Before the Department of Defense (DoD) can fully embrace new artificial intelligence (AI) technology, the Defense Intelligence Agency (DIA) is doing the behind-the-scenes data prep to get workers and defense technology ready for the transition.

Terry Busch, Division Chief of Integrated Analysis and Methodologies within the Directorate for Analysis at DIA, described the agency’s agile approach to its databases. The Machine-Assisted Analytic Rapid-Repository System (MARS) was developed to reframe the agency’s understanding of data centers, he said, and support the department’s development of AI in the future.

“We saw those coming AI missions. We knew we needed to reframe the technology. So, MARS, Machine-Assisted Analytic Rapid-Repository System, was envisioned and launched,” Busch said at an April 27 National Security Powered by AI webinar.

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When the agency first announced MARS in May 2019, it described the program as the “polar opposite of a static acquisition program.” The system was designed to engage users from early development to reduce risk as national security challenges or priorities change and improve continuously.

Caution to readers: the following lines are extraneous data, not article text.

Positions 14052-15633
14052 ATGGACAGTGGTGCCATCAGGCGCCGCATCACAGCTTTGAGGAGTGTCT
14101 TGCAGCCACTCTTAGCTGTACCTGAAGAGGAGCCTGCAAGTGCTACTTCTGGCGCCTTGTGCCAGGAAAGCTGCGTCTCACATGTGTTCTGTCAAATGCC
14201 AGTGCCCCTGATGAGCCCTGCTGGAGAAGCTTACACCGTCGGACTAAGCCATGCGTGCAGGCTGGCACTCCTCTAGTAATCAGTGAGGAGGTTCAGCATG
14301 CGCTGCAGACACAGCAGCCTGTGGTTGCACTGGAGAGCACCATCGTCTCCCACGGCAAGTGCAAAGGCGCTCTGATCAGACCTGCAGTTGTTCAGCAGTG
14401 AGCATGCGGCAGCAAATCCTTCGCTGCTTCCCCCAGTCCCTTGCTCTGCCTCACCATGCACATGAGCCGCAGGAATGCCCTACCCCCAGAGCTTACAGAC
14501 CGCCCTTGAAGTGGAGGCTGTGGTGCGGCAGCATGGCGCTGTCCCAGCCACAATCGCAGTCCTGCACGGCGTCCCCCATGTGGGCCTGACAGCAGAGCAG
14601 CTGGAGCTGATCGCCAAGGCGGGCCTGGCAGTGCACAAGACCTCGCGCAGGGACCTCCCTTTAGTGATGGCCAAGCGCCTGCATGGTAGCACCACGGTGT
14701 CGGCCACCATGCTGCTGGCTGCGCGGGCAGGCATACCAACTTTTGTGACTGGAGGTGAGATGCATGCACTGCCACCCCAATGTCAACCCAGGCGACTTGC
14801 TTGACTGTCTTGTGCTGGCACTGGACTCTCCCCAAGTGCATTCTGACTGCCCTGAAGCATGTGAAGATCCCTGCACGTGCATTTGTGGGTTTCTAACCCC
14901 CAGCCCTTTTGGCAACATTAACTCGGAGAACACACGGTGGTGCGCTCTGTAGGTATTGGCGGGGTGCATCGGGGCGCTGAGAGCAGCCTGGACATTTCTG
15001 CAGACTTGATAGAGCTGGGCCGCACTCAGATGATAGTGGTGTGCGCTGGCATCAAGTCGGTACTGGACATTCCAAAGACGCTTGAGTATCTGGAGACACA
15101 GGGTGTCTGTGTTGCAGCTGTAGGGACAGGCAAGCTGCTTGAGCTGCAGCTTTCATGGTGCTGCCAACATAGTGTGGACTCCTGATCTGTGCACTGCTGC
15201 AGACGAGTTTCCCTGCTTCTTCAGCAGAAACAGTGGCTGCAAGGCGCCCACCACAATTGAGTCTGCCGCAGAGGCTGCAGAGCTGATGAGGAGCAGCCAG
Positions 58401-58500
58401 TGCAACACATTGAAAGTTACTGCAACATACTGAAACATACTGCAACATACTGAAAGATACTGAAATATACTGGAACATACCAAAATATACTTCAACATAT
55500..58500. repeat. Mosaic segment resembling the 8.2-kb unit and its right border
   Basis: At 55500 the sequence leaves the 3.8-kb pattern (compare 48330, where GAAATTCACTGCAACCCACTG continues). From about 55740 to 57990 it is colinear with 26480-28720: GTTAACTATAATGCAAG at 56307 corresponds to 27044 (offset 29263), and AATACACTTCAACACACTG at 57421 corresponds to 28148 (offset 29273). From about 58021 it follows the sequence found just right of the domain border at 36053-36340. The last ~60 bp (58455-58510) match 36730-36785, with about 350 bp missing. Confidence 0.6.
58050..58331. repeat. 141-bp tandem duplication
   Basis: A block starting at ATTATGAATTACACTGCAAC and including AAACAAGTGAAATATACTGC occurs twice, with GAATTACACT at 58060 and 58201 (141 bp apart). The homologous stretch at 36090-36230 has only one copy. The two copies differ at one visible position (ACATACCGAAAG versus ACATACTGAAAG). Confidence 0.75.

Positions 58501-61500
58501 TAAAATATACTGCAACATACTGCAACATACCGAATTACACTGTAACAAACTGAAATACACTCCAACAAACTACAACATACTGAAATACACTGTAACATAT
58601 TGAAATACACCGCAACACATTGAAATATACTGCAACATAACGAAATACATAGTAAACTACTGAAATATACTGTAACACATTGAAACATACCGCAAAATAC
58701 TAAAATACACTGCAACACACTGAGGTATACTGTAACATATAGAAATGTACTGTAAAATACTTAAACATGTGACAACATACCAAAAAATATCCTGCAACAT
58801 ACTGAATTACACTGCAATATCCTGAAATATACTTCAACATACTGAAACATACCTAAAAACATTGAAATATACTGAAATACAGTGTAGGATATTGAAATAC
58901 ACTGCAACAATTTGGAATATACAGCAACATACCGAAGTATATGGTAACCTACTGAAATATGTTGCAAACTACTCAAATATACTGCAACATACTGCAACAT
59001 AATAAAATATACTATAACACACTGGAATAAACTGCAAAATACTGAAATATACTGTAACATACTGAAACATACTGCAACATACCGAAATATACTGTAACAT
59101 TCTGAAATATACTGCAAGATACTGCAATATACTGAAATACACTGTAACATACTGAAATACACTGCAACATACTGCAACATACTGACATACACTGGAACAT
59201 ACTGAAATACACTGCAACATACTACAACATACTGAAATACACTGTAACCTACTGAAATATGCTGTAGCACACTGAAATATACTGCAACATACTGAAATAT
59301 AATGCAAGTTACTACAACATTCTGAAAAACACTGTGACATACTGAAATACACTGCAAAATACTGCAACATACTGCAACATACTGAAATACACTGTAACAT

Busch explained that by understanding everything that goes into the AI algorithms and the confidence levels through a system such as MARS, “users can build trust over time as we move to a more data-centric workforce.”

DIA is directly testing human analysts against machine analysts to better understand this data-driven decision making. Busch said that the program will ask both humans and machines to discern if a ship is in the United States based on a certain amount of information. Then, the researchers will start to take certain sources of information away to see how that impacts confidence levels to help workers understand what goes into AI algorithms and confidence levels.

“The reason we want that … in the future is so that we can project both machine-based AI, as well as human-based AI, and show the differences and tradecraft because it is a more collaborative future that we face,” Busch explained. This process helps the agency explore what happens in the “murky waters” of lower confidence, he added.

Busch continued, “The data is currently outpacing the tradecraft or the algorithmic work that we’re doing. And we’re focusing on getting the data ready … We’ve lifted places where the expert is the arbiter of what is accurate.”

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Katie Malone
Katie Malone
Katie Malone is a MeriTalk Staff Reporter covering the intersection of government and technology.